Talk of Chavez cancer downturn rattles Venezuela
By Andrew Cawthorne
CARACAS (Reuters) - Venezuelan President Hugo Chavez's absence from the spotlight, his creation of a formal advisory committee, and media leaks of medical details are feeding speculation of a downturn in his nearly year-long battle with cancer.
With a presidential election looming for October 7 in the OPEC nation ruled by Chavez since 1999, Venezuelans are obsessively focused on his condition and fretting about the consequences of a possible succession struggle.
Should the rumours be true - and they are fiercely denied by government officials - an end to the Chavez era would shake Venezuela and have major repercussions around Latin America where leftist allies like Cuba depend on his oil-fuelled largesse.
Spending most of the last six weeks in Havana for radiotherapy treatment, Chavez has only been seen once live in public since mid-April - and he ended that short address on Monday choking on his words and with tears in his eyes.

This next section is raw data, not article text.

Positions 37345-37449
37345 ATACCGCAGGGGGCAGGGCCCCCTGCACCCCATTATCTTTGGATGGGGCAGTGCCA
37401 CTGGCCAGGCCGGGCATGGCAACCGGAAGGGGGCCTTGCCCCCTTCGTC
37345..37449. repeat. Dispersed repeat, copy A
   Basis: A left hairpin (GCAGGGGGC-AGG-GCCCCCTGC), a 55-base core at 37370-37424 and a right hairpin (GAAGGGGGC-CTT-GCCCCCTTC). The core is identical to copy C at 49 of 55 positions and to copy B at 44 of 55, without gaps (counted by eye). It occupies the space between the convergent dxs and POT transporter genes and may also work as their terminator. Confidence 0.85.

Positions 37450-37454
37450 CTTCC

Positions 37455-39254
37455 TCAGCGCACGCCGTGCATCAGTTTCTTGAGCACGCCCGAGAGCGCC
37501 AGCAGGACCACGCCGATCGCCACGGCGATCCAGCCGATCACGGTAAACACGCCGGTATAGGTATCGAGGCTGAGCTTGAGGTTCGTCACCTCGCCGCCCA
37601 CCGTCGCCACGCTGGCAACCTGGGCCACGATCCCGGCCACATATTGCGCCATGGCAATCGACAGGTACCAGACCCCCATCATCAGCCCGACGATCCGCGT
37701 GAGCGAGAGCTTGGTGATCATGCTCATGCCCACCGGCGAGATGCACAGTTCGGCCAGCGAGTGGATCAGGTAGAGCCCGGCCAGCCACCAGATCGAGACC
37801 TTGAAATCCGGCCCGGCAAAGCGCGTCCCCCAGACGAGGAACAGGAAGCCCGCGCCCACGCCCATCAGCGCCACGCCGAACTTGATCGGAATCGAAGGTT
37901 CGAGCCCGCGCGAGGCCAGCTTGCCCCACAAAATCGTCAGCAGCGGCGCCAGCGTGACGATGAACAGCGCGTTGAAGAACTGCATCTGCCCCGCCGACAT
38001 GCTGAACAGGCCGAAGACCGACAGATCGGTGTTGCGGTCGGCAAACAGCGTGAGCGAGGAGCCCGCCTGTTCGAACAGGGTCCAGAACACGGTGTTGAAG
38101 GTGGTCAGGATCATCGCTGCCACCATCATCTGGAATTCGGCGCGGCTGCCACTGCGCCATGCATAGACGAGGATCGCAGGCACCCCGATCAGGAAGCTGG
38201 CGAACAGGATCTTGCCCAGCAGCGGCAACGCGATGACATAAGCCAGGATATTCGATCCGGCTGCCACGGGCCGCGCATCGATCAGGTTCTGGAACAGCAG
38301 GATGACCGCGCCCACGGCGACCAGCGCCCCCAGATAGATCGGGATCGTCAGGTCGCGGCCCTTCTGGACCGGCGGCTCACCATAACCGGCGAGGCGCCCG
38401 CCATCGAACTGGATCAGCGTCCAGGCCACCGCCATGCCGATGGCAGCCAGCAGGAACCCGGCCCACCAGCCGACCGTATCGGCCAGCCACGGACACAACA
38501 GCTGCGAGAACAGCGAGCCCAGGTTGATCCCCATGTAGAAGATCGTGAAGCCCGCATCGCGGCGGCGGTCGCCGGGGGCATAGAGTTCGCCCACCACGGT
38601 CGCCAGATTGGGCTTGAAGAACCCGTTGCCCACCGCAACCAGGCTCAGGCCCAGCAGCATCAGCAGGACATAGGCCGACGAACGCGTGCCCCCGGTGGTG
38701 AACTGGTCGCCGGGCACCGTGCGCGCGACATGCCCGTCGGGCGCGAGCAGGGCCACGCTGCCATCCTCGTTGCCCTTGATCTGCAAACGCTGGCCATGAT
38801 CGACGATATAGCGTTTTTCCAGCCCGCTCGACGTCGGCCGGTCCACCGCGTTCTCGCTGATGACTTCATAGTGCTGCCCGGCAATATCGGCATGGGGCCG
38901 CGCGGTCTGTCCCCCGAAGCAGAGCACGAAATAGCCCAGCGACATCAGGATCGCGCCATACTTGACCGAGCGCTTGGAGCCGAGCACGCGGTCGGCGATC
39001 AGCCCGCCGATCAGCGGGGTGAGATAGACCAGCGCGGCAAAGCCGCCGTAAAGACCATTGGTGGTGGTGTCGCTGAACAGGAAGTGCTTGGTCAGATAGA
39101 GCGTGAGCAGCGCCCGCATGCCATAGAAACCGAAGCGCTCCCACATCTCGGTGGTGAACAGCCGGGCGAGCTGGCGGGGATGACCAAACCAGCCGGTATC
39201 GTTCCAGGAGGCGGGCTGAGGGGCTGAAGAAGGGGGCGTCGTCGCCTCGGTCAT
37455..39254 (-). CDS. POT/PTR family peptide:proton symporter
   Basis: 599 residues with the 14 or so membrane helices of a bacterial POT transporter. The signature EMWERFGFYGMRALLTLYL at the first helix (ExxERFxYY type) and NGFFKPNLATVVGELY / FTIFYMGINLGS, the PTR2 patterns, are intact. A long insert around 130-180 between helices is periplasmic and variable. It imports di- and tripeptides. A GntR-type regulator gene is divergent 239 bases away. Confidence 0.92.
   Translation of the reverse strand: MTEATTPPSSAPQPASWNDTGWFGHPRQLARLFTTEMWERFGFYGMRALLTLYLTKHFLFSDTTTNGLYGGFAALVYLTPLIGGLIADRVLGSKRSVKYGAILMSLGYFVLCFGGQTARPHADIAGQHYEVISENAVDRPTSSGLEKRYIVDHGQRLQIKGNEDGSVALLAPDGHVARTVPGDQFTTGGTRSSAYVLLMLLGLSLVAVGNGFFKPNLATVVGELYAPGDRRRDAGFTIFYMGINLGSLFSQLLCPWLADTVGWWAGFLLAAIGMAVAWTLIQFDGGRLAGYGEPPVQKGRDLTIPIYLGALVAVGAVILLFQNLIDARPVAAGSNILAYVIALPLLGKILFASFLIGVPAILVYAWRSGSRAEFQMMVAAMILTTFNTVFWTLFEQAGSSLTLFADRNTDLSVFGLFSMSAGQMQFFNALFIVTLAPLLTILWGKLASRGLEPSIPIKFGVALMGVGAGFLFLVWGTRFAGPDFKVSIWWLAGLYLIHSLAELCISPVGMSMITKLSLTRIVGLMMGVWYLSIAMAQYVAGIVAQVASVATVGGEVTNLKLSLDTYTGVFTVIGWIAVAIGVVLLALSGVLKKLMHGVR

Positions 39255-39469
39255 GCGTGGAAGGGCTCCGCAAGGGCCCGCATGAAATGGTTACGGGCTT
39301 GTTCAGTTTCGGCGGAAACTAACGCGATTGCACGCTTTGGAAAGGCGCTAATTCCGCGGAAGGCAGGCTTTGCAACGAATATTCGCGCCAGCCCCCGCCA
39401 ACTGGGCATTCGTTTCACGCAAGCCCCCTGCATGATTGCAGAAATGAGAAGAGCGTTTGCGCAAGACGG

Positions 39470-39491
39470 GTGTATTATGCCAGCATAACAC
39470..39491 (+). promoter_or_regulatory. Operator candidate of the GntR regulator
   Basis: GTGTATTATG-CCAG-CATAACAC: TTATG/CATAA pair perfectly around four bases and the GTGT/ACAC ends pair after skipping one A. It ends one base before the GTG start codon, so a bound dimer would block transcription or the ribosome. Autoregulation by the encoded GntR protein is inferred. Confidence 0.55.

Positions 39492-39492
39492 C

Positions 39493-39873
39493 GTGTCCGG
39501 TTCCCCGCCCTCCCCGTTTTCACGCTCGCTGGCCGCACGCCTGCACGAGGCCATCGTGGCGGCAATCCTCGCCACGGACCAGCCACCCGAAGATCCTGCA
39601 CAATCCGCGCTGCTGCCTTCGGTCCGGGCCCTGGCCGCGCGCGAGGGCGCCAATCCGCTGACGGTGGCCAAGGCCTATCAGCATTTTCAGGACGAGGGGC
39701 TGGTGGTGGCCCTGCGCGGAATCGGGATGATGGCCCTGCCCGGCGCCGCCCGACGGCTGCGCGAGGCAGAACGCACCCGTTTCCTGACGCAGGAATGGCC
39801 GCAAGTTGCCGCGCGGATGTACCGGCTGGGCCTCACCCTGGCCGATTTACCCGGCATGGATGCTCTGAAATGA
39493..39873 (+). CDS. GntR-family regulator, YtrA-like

"These are not easy days, but we are warriors," he said.
That image has stuck in Venezuelans' minds, echoing a Mass last month where Chavez wept and asked God to spare his life.
Further stoking the rumour-mill, Chavez this week created a new Council of State, intended to act as an advisory committee. It is composed of veteran loyalists including a military officer and octogenarian confidant Jose Vicente Rangel.
Chavez's first task for the council, which looks similar to a body by the same name in communist-run Cuba, is to study his recommendation that Venezuela leave an Americas-wide regional human rights court. Continued...